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  • Getting Organized: How Tech Can Help

    Staying organized is key to maintaining focus and accomplishing your personal and professional New Year’s goals. Zen Habits asked its readers to help create a list of 27 Great Tips to Keep Your Life Organized that will help inspire and motivate you to get moving. From color-coding your To Dos to simply saying “No”, this helpful list is a crowd-sourced gem. In addition to organizing your physical space, it is also important to pay attention to your digital space. The technology at your fingertips can often serve as a distraction, but if you utilize them wisely, digital tools can actually help you to stay on target and get things done. Below are five ways tech can assist in getting and staying organized. Couple these tips with the Zen Habits and 2018 is sure to be your best year yet.

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  • Reading and Writing About Civil Rights

    There are a variety of ways educators can honor Dr. Martin Luther King, Jr., Rosa Parks, and many other Civil Rights leaders. With meaningful literature, guided discussions, and thought-provoking writing prompts, teachers and students can honor the changemakers of the Civil Rights Movement, as well as thoughtfully examine racism, prejudice, and progress in our country. Here are a few resources for numerous activities in the classroom that will get students reading, writing, thinking, and talking.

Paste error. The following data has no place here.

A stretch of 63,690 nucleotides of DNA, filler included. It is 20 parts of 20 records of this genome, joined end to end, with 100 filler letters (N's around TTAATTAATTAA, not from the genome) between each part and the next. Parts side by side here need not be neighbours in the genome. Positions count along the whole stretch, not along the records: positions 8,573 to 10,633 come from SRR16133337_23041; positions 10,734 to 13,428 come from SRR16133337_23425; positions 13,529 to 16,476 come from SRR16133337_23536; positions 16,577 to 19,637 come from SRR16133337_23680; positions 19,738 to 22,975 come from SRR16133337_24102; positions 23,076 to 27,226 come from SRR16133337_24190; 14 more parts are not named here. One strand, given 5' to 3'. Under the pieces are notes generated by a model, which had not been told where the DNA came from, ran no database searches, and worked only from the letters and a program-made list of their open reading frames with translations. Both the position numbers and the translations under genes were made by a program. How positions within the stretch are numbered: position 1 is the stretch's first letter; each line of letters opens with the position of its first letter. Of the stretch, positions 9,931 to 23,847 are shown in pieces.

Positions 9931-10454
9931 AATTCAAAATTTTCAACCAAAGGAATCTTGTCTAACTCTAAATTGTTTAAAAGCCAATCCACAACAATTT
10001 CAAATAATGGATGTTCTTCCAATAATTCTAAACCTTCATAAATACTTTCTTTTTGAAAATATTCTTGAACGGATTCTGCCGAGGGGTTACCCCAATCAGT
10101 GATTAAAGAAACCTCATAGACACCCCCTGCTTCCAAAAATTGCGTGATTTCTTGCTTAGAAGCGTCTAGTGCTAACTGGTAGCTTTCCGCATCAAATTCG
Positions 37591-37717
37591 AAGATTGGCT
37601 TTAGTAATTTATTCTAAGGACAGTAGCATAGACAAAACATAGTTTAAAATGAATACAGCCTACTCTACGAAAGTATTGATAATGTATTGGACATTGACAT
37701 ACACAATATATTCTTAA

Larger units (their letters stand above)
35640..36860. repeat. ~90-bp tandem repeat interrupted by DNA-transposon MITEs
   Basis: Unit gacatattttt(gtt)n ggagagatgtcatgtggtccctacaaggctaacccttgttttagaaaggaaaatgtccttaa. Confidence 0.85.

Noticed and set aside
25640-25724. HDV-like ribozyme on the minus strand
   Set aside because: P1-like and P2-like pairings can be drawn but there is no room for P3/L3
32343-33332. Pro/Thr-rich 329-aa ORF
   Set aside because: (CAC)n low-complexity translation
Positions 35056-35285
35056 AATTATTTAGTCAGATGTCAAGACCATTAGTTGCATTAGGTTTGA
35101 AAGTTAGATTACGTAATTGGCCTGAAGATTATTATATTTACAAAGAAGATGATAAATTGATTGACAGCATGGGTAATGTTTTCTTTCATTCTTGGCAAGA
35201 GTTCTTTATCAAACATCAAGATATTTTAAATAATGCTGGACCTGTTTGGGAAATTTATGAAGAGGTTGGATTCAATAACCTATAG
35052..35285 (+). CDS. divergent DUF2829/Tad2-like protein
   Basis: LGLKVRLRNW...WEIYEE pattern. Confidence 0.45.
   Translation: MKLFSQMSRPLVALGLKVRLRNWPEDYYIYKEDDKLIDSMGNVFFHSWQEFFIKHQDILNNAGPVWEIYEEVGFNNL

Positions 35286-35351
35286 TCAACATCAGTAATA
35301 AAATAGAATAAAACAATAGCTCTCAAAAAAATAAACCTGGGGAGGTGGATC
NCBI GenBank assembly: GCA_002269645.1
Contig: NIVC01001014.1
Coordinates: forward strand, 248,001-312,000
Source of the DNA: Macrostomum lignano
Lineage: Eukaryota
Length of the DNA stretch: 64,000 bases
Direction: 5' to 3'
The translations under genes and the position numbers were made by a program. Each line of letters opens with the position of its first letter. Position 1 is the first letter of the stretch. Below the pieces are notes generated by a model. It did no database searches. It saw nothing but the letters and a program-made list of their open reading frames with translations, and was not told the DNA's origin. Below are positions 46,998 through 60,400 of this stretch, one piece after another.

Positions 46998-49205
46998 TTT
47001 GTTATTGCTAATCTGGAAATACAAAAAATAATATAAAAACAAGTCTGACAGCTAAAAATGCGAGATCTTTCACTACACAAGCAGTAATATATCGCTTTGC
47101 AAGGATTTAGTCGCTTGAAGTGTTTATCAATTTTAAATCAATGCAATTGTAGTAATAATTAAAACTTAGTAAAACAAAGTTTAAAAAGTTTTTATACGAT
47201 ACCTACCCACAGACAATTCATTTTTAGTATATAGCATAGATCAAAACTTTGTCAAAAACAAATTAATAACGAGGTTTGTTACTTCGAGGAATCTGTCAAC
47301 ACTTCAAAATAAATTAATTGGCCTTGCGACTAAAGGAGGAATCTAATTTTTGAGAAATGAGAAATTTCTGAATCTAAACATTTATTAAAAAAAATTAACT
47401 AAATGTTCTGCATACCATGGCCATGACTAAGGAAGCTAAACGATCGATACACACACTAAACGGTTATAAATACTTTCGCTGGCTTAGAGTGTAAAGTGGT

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  • Get Centered in 2018

    The New Year has arrived with energy and gusto, bringing with it the potential for personal and professional growth. For students and teachers, however, January falls right in the middle of the school year and the transition back from winter break can be...a bit rough. To help stave off the mid-winter doldrums and enter the final months of the school year with positivity and focus, here are three ways students and teachers can get centered in 2018.

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  • A Season for Giving

    For some, “Home for the Holidays” means time off from school and work, celebrating with and traveling to see family and friends. For many other families across America, however, the holiday season is a source of immense stress, especially those facing food insecurity and hunger. More than 13 million kids in this country go to school hungry, depending on free or reduced-price school meals for their basic nutrition. And when schools let out for winter break—often two weeks in length—low-income families struggle to fill the gap.

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  • Cultural Differences in Plagiarism

    American universities are melting pots of cultures and ideas, a blending of communities from all over the world. International students who come to the United States to attend college jump into a set of experiences that can be both similar and widely different to those of their childhood. One main difference between students who grew up in the education system Stateside and those coming from international schools is their perspective on plagiarism.